The 2,000 acre Wilderness of Tamarac NWR is located in the NE corner of the refuge. The area can be accessed from County Highway 35. From the Refuge Visitor Center located at the juncture of County Highways 26 and 29, head east on Cty Hwy 26. Turn north on Bruce Blvd. Turn east on County Highway 143. Turn north on County Highway 35. There is no formal parking area but numerous pullouts by gate trailheads are available. The 3 islands in Tamarac Lake can be accessed with private boat from any 1 of the 3 boat accesses for the lake.
Reserve your campsite at these camping areas:
Looking for nice hiking areas to take a hike? Choose from these scenic hiking trails:
The Tamarac Wilderness now contains a total of 2,180 acres and is managed by the Fish & Wildlife Service’s Tamarac National Wildlife Refuge. All of the Wilderness is in the state of Minnesota. In 1976 the Tamarac Wilderness became part of the now over 110 million acre National Wilderness Preservation System. There is a special feeling of wildness about this place, Tamarac, best expressed by the eerie howl of a wolf, mournful wail of a loon, or the drumming of a ruffed grouse from deep within the forest.
Tamarac National Wildlife Refuge is located in the glacial lake country of northwestern Minnesota. It was established in 1938 as a refuge breeding ground for migratory birds and other wildlife. Tamarac is a land of rolling forested hills interspersed with lakes, rivers, marshes, bogs and shrub swamps. The token of the refuge is the Tamarack tree. This unusual tree is a deciduous conifer, turning brilliant gold before losing its needles each fall. Tamarac™s wilderness consists of four sections of the 42,738- acre refuge: three islands in Tamarac Lake (totaling 65 acres in the southwest section) and the 2000 acre northwest corner. Here you will find stands of mature white pines, a favorite nesting tree of bald eagles.
Historically, the refuge was a prized hunting, fishing, ricing and maple sugaring area for Native American tribes. The Sioux once controlled the area followed by the Ojibwe. Today the northern half of the refuge lies within the original White Earth Indian Reservation established in 1867. Tribal members continue to hunt, fish, trap and harvest herbs, berries and wild rice on the refuge.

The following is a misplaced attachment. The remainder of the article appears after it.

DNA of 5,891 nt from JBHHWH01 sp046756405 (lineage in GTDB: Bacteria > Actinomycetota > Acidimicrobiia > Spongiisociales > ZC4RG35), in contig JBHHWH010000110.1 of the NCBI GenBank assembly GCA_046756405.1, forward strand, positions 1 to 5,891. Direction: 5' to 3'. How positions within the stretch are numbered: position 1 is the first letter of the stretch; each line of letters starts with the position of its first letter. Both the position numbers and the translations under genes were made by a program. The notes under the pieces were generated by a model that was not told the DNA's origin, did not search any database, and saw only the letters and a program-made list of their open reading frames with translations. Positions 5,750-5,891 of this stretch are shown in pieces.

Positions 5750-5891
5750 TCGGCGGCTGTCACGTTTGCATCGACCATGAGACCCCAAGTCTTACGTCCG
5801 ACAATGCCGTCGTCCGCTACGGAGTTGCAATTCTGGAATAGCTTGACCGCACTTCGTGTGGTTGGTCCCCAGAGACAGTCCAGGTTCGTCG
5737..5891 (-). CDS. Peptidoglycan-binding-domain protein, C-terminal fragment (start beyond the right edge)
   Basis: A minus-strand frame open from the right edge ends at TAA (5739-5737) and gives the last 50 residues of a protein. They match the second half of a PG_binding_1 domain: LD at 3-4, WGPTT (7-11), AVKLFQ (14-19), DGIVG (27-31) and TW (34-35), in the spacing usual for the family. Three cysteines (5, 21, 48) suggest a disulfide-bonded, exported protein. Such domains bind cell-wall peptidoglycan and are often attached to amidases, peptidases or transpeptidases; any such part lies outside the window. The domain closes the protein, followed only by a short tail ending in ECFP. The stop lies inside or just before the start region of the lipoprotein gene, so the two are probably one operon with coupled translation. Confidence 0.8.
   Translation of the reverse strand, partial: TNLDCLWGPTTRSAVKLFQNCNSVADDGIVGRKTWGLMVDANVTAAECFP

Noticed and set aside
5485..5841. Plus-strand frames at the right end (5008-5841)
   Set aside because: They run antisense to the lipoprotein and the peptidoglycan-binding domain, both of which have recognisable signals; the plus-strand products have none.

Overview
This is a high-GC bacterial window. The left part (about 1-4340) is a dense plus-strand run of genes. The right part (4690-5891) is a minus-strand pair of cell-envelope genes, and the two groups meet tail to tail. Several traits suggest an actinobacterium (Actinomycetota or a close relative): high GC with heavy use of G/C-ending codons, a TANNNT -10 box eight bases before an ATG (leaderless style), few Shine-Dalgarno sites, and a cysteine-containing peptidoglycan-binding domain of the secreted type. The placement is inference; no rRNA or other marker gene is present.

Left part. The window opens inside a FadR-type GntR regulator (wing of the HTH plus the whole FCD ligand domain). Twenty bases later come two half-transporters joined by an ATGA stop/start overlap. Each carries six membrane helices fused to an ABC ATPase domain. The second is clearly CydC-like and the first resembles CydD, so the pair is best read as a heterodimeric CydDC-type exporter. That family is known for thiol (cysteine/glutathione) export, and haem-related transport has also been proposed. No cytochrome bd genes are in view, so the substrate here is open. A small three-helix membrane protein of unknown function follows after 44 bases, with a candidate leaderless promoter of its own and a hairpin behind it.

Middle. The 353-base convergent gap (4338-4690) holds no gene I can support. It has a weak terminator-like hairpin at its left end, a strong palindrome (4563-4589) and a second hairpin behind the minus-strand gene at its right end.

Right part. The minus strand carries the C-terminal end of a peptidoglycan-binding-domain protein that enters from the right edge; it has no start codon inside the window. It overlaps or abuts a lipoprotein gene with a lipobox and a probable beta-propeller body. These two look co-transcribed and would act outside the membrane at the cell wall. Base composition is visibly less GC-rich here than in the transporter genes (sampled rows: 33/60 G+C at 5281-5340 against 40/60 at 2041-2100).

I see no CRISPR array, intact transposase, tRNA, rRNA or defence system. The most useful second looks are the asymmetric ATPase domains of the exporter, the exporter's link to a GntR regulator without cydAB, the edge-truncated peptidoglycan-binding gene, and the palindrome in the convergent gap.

Tamarac lies in the heart of one of the most diverse transition zones in North America, where northern hardwood, coniferous forests and the tall grass prairie converge. This diversity of habitat brings with it a wealth of wildlife. There are over 250 species of birds and 50 species of mammals. Spring on the refuge attracts a magnificent warbler migration and fall is highlighted with an abundance of waterfowl including more than 15,000 ring-necked ducks at its peak. Bald eagles are common and wolves are occasionally seen. Tamarac is one of the premier production areas for trumpeter swans in the lower 48 states. The refuge also provides critical nesting habitat for golden-winged warblers, a Species of Concern whose population has declined steadily over the past 35 years due to loss of habitat. Other wildlife include black bear, porcupine, mink, fisher, otter and beaver.
The northwest wilderness area is part of the sanctuary which is open September-February.The wilderness does not have established hiking trails and overnight camping is prohibited.
With the brilliant fall colors of aspen, maple, oak, birch and tamarack interspersed with evergreens, Autumn truly is a beautiful time to experience the wilderness of Tamarac.